Committed to Professionalism: Organizational responses of Mid-tier Accounting firms to conflicting institutional logics

M. LANDER, B. A. S. Koene, S. Linssen

Accounting Organizations and Society

février 2013, vol. 38, n°2, pp.130-148

Départements : Management et Ressources Humaines, GREGHEC (CNRS)

We study how mid-tier accounting firms deal with changes in their institutional environment that resulted in a shift in emphasis from the trustee logic to the commercial logic. We find that these mid-tier firms selectively adopt practices related to the commercial logic, while retaining a principal commitment to the trustee logic. Interviews with high level informants in these firms show how specific strategic choice opportunities serve as independent critical events framing practice-adoption decisions. Main strategic issues for the mid-tier firms relate to the changing role of the accountant and changes in organizational structure and practices. As these issues fundamentally challenge characteristics of their professional identity, there is internal resistance against this transformation. Non-partnered accountants mainly challenge new roles that upset their extant work routines, whereas partners resist changes affecting their autonomy. These types of resistance directly impact the strategic organizational responses of the accounting firms to institutional pressures

Do Women Choose Different Jobs from Men? Mechanisms of Application Segregation in the Market for Managerial Workers


Organization Science

mai-juin 2013, vol. 24, n°3, pp.737-756

Départements : Management et Ressources Humaines, GREGHEC (CNRS)

Mots clés : Gender segregation, Hiring, Job applications, Supply side, Matching, Careers, Financial Services industry, Gender roles, Identification, Work–life balance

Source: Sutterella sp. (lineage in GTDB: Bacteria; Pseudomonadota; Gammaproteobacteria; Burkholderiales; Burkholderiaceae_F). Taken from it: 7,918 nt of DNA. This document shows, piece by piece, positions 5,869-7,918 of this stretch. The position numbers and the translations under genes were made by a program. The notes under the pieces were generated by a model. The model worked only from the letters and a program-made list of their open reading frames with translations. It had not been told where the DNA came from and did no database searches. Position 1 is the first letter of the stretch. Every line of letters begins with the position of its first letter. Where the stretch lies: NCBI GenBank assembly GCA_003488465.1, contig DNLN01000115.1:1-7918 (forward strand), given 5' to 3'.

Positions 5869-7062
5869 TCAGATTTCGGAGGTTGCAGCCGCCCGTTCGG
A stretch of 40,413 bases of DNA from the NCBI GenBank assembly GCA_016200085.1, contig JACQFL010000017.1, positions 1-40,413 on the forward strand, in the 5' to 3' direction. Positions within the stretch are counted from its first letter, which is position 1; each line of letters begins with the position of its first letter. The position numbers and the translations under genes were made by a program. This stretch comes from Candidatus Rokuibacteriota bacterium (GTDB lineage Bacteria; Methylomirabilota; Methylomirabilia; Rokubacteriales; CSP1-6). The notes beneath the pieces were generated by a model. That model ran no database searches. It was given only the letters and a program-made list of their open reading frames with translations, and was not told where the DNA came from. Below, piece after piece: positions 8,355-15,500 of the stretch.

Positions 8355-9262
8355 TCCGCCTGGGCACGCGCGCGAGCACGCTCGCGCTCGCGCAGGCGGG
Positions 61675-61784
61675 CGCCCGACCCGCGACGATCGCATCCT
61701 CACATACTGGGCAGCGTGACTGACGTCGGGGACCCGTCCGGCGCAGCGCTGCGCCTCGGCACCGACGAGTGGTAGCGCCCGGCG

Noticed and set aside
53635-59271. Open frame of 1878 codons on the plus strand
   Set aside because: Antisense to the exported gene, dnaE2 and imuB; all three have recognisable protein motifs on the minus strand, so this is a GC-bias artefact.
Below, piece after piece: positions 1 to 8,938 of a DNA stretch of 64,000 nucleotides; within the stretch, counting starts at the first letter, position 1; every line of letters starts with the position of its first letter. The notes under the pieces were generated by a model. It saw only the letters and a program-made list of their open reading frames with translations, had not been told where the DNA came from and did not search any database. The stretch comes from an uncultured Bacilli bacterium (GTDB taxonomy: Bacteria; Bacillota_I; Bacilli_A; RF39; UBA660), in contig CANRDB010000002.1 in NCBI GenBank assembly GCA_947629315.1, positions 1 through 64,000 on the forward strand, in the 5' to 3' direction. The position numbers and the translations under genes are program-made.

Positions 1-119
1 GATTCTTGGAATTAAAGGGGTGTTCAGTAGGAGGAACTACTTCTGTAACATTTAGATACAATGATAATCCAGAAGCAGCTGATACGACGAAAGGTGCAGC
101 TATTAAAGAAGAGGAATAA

This paper examines differences in the jobs for which men and women apply in order to better understand gender segregation in managerial jobs. We develop and test an integrative theory of why women might apply to different jobs than men. We note that constraints based on gender role socialization may affect three determinants of job applications: how individuals evaluate the rewards provided by different jobs, whether they identify with those jobs, and whether they believe that their applications will be successful. We then develop hypotheses about the role of each of these decision factors in mediating gender differences in job applications. We test these hypotheses using the first direct comparison of how similarly qualified men and women apply to jobs, based on data on the job searches of MBA students. Our findings indicate that women are less likely than men to apply to finance and consulting jobs and are more likely to apply to general management positions. These differences are partly explained by women’s preference for jobs with better anticipated work–life balance, their lower identification with stereotypically masculine jobs, and their lower expectations of job offer success in such stereotypically masculine jobs. We find no evidence that women are less likely to receive job offers in any of the fields studied. These results point to some of the ways in which gender differences can become entrenched through the long-term expectations and assumptions that job candidates carry with them into the application process.